If we now manage to get a strong data protection law in the EU, US companies will have to learn to deal with it and will have far less problems with data protection consumer rights in the US as well.

    A strong data protection law builds the basis for fighting all other laws that endanger freedom and privacy. Be it SOPA, PIPA, CETA, ACTA or TPP like treaties, be it CISPA and cybercrime laws, be it a PATRIOT act, forward data retention, 6 strikes, you name it. A strong data protection law is the basis to fight all these Very Bad Things(tm) and if we don't get the momentum in the civil society to stand up now and fight for the right for privacy, all will be lost.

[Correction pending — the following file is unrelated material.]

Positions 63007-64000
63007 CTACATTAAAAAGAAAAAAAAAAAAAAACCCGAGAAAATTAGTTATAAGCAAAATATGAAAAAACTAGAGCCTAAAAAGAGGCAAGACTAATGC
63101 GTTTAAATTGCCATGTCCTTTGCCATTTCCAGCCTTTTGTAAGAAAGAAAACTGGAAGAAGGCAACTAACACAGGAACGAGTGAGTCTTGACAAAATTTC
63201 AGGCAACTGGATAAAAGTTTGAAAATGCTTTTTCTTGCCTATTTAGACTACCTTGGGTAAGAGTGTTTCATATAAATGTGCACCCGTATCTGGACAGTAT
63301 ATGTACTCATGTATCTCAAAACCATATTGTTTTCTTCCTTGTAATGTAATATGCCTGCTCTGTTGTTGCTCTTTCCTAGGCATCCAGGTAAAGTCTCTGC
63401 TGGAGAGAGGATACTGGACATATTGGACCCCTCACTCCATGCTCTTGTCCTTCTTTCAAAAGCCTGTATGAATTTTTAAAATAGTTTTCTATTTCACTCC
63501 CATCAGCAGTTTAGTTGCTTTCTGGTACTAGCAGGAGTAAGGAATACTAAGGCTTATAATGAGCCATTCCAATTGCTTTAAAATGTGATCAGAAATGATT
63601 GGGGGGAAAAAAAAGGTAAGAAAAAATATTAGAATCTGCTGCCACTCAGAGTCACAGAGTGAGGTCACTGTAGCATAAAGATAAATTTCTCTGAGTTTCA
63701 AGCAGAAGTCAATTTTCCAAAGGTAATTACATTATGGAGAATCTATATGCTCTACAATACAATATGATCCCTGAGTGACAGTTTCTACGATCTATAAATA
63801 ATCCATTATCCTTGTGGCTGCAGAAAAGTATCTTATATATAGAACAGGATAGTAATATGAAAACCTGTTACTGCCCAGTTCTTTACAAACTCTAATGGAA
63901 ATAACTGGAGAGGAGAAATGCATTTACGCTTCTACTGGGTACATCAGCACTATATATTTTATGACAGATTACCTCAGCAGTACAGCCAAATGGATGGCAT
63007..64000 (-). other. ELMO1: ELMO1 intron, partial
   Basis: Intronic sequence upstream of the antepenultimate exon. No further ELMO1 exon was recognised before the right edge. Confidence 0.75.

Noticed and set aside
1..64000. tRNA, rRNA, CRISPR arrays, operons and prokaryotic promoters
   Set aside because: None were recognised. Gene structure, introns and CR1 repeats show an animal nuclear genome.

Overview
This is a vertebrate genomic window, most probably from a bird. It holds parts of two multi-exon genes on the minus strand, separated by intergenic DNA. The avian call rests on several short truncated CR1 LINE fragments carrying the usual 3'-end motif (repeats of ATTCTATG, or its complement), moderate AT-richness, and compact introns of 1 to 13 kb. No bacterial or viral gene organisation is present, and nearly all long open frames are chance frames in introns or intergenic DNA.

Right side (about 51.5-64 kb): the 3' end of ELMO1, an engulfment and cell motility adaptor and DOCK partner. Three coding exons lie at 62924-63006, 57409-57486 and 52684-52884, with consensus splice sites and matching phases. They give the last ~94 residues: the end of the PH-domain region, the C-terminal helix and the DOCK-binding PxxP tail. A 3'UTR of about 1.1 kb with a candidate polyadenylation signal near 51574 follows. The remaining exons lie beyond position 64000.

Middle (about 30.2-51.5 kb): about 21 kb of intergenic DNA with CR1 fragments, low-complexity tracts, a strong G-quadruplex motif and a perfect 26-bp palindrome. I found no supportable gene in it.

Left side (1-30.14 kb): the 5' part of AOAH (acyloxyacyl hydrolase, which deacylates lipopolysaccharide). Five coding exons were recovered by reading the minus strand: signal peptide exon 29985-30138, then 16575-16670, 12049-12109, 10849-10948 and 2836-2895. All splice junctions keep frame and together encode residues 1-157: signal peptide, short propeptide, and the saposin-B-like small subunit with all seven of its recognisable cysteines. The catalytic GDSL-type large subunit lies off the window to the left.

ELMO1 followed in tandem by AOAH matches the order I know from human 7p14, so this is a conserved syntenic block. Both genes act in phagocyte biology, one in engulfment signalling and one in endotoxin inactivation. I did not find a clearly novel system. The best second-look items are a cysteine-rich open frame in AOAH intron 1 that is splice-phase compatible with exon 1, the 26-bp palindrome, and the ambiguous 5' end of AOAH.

Europeans: keep wirting your MEPs within the next two months. Call them and send them FAX letters. Make sure they know that civil society will rise if they screw it up, like we did with ACTA.

    Here you can phone your MEPs for free! [] Prepare yourself to go onto the streets again.

    Time schedule:

    • 20. February 2013: Vote in ITRE
    • 21. Februar 2013: Vote in EMPL []
    • 18. - 19. MÃrz 2013: Vote in JURI []
    • 24. - 25. April 2013: Vote in LIBE []
  • Re:Quelle surprise! (Score:5, Informative)

    by Joce640k ( 829181 ) on Thursday February 21, 2013 @06:43AM (#42964957) Homepage

    who would of guessed.

    In English we say "would have guessed".

... though his invention worked superbly -- his theory was a crock of sewage from beginning to end. -- Vernor Vinge, "The Peace War"